The Philanthropist:
or
repository for hints and suggestions
calculated to promote
the comfort and happiness of man.


Vol. I. - For 1811.

London: 1811.
pp.242-244

Account of an Institution for affording Employment to
Poor Women, during Winter, at West-Ham, in Essex.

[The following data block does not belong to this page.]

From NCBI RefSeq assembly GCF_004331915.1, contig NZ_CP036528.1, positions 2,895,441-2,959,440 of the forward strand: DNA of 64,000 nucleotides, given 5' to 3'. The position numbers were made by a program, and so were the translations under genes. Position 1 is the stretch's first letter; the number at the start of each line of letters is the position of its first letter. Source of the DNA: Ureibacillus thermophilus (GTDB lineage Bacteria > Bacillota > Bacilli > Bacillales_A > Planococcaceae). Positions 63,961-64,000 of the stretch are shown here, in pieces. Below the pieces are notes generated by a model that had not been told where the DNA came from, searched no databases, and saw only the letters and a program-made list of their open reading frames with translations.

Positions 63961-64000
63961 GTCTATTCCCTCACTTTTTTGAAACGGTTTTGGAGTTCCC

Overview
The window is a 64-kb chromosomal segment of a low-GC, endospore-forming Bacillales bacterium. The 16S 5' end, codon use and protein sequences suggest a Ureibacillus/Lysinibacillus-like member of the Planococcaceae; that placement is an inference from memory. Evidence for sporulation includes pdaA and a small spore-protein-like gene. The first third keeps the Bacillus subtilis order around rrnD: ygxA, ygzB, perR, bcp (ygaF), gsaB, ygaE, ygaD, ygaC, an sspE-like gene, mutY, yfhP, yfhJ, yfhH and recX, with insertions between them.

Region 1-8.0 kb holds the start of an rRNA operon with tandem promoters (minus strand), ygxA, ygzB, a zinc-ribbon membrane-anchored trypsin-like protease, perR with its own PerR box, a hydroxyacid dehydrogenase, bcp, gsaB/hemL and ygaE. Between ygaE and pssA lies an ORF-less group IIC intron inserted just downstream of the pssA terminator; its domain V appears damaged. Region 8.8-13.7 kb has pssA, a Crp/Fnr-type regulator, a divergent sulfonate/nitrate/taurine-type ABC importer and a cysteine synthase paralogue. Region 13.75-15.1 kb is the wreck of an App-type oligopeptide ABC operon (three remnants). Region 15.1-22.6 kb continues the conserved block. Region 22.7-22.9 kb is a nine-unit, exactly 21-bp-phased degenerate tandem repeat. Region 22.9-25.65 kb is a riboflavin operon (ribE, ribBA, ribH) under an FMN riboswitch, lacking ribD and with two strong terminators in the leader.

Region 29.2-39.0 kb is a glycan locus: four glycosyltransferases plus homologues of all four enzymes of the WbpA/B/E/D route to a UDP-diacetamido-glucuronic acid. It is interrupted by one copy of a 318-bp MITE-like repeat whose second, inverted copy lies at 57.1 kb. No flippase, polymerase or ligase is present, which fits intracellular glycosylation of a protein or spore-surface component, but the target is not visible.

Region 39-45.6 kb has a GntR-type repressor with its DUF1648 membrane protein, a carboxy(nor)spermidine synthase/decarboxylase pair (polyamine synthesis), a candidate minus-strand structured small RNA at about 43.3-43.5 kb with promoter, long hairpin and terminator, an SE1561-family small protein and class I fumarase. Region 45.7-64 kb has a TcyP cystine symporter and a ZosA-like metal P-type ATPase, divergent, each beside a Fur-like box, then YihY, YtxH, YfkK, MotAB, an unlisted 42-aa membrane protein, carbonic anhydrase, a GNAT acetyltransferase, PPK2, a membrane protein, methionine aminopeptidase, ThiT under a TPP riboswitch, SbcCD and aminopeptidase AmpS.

To excite a spirit of industry among the poor; to keep up that independent feeling which would prompt the more deserving of them to make any lawful exertion, rather than submit to parochial relief, is one of the wisest acts of charity, and every attempt of the kind, particularly when successful, ought to be recorded for the encouragement of others : a little capital raised by subscription, and judiciously employed, may give scope to the industry of many poor persons; and when a few respectable inhabitants of a district will bestow a little of their time in the personal inspection and guidance of the concern, it can never fail of doing extensive good. The parish of West-Ham, consisting of four wards, Stratford, Longthorn, Church Street, and Plaistow, contains a large population of miserable poor, the number of which is greatly increased by a multitude of Irish labourers, who are employed during summer in the extensive potatoe plantations, which abound in this district; many of these poor people, having no parish settlement, when thrown out of employment, or disabled by disease, end a miserable existence, in extreme want: in the winter season particularly, when the labours of the field are suspended, a number of industrious poor are frequently destitute of support. The object of this institution is to supply poor women, who reside in the different wards, with wheels and flax at their own dwellings during that season, wherein the pressure of want is most severely felt: the experience of several years has proved the utility of this undertaking; the women admitted to spin, (from twenty to thirty each winter) seldom fail to work with zeal and diligence, and express themselves truly grateful to those who thus enable them to procure a trifling pittance towards the support of themselves and families.